Vietnam's remote war
A visit to the famed battlefield of Dien Bien Phu, where French forces finally lost their fight for Indochina
Published on December 8, 2007
Vietnam's remote war
The Command bunker of De Castries lies at the heart of the entrenched camp of Dien Bien Phu in the middle of the Muong Thanh Field.
Ringed by high mountains in the northwestern corner of Vietnam, Dien Bien Phu is a tough place to reach. Opt for a car and you face a three-day journey from Bangkok. A little less daunting is the hour on the plane to Hanoi followed by a 16-hour drive.
The closest Vietnamese city to Laos, Dien Bien Phu, the capital of Lai Chau province, lies just 35 kilometres along a well-paved highway from the border. The road runs through a scenic valley and wild jungle terrain before reaching a wide street in the middle of the city centre.
On my first night in Dien Bien Phu I discover its main thoroughfare splashed with garish colours from neon signs, bringing a big-city atmosphere to this remote outpost. The wilderness is never far away though. Walking in the market the following afternoon I see a small tiger in a cage for sale.
Thai visitors might feel at home with all the rice paddies in the surrounding fields and mountain terraces. The scenery is a reminder that Vietnam is a strong rival when it comes to the export of rice.
The people of Lao know this city as Mouang Thanh, and ethnic groups of Thai, Mong, Dao, Day, Kinh have made it their home for centuries. They all arrived long before the French decided to make it their main stronghold during the Indochina War.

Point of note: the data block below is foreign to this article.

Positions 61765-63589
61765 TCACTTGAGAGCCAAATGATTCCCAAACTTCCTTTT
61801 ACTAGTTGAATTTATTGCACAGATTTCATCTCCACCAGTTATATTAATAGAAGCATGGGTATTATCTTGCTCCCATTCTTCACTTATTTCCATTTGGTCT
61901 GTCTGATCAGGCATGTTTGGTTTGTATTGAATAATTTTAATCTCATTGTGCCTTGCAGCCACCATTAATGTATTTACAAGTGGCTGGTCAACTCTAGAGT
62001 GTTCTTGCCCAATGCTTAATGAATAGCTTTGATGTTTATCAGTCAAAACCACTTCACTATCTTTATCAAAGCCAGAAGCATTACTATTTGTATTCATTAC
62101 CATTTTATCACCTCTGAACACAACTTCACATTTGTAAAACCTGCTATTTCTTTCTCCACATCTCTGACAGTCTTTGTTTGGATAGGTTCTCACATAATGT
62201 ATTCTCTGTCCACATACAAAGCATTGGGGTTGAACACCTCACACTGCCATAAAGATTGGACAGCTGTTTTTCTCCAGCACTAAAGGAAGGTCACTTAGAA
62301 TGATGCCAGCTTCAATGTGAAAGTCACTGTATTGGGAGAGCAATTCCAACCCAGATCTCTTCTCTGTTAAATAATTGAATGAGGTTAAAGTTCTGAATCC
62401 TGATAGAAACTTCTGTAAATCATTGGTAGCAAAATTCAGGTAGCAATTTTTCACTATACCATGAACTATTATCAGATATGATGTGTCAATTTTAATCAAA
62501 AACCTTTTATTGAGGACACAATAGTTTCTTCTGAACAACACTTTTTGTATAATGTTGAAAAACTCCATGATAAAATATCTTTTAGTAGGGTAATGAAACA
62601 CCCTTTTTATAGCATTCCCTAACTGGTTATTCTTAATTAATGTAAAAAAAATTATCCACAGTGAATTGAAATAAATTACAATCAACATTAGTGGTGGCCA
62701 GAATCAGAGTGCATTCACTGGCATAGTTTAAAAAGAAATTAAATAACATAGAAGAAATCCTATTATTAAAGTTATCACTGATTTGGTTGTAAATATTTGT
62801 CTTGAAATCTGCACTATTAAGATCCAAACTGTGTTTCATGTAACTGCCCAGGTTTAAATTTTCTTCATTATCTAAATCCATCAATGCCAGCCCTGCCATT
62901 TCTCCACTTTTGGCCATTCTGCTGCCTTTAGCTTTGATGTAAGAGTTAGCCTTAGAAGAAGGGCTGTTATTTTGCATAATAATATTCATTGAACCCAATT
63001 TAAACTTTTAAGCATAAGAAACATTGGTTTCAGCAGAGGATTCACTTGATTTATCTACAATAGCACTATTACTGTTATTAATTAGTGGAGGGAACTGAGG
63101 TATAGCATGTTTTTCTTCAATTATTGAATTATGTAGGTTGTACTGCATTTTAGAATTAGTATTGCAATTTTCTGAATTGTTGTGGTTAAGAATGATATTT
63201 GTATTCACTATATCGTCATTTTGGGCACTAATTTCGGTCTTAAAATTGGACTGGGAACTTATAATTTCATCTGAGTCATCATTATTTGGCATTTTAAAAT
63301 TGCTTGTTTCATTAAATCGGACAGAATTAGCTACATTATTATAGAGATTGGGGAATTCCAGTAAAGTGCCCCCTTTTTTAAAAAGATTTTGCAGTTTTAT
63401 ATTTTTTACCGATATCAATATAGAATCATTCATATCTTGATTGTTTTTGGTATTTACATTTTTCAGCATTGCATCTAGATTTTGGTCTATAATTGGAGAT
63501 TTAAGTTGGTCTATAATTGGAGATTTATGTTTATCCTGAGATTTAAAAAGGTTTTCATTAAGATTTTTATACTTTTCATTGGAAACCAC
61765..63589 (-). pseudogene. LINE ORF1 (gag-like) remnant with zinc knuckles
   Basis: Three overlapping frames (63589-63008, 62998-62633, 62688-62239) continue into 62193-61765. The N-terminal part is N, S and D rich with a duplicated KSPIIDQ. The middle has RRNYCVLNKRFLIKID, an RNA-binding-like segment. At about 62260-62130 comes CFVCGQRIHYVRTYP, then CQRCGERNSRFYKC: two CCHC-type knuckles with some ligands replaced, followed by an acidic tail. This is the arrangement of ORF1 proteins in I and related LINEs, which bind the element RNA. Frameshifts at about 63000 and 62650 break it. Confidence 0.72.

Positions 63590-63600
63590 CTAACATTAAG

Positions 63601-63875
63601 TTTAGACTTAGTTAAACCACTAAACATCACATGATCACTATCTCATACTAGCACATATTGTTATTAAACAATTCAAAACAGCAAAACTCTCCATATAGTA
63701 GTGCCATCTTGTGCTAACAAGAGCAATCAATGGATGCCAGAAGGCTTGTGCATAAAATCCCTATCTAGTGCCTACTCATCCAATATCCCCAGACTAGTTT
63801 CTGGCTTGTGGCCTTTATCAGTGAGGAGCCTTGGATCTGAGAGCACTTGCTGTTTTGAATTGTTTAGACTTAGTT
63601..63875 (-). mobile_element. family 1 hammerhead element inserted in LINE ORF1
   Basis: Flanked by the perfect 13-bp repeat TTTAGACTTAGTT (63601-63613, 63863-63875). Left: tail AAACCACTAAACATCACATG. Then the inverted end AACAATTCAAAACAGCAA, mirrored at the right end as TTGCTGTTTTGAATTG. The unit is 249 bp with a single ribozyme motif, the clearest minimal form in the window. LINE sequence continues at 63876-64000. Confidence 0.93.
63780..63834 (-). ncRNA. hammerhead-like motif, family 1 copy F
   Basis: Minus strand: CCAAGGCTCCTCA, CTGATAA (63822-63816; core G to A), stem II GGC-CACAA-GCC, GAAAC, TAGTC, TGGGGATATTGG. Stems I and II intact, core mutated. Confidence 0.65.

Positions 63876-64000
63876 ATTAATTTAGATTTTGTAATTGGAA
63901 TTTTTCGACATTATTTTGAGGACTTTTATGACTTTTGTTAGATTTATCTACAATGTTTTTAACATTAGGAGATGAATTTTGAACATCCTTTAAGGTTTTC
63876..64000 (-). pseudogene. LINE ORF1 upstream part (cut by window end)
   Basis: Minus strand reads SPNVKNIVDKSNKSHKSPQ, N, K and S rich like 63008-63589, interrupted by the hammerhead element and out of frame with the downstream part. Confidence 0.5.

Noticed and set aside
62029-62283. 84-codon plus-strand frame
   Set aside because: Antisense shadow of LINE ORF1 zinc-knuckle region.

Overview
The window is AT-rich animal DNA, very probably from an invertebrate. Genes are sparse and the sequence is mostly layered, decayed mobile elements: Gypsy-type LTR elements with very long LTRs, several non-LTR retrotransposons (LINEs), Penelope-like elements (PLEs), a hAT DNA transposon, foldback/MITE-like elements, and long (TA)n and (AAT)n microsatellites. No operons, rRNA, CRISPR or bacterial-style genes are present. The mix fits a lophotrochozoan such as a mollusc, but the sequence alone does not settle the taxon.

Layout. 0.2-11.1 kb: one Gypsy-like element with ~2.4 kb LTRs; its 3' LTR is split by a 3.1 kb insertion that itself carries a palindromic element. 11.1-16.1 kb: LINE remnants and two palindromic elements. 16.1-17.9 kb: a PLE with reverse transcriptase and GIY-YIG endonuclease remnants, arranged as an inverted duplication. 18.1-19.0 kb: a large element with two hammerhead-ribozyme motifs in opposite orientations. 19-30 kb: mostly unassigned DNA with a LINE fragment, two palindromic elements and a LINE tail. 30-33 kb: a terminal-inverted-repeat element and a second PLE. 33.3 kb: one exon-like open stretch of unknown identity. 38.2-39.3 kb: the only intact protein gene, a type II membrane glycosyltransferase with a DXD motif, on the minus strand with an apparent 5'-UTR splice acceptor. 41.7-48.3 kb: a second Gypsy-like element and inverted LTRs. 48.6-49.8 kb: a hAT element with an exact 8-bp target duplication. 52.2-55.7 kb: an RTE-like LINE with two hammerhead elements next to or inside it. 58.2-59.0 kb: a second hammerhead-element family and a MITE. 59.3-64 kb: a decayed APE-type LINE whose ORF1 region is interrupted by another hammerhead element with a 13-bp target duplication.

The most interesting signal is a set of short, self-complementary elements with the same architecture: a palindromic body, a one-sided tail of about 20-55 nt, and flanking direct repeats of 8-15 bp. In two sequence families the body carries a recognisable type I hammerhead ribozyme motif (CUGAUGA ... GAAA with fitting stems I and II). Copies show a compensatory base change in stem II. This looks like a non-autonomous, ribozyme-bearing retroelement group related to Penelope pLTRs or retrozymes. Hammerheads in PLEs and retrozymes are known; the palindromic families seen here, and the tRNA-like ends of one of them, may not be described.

Few visitors to Vietnam venture beyond the streets of Hanoi and Ho Chi Minh City to the wide boulevards of Dien Bien Phu. But for those who do, the story of the climactic battle in the 20th-century war between the French colonial government and the communist Vietnamese forces, the Viet Minh, is unavoidable.
Landmarks of the Battle of Dien Bien Phu are all around: Him Lam Hill, the hills of Eliane, D1 and C1, the Muong Thanh Bridge, the Vietnamese generals' command post, the A1 Hero's cemetery, the Museum of Dien Bien Phu Victory. Together they constitute a big picture of the great battle that ended the first Indochina War (1946-1954), known to the Vietnamese as the "French War".
We have two guides to show us round the Dien Bien Phu Victory Museum: Our local Vietnamese-speaking guide gives explanations which are then translated by his Laos colleague into Thai. It's a bit difficult, but we do our best to adjust our ears as we go.
With its exhibition of documents and objects relating to the arduous 55 days of fighting that resulted in victory for the Vietnamese on May 7, 1954, the war museum is the place to learn about the Battle of Dien Bien Phu.
In fact, the roots of the battle go back to 1953 when French military commanders led by general Henri Navarre chose Dien Bien Phu, then a small village in northwestern Vietnam close to the Laotian and Chinese borders, as the place to pick a fight with the Viet Minh, led by general Vo Nguyen Giap.
Half a century ago, the French believed that establishing a base deep in northern mountainous territory and supplying it by air would ensure them victory against the Vietnamese insurgency.
In the museum we're pointed to a military map showing the location of the French stronghold, in a river valley about 16 kilometres long. Most French troops and supplies entered Dien Bien Phu from the air - either landing at the fort's airstrip or dropping in via parachute. The French began to build up their garrison here, paratroopers and legionnaires supplied with an armoury of modern weapons and armoured vehicles and given air cover by fighter-bombers in preparation for a battle in the alien environment.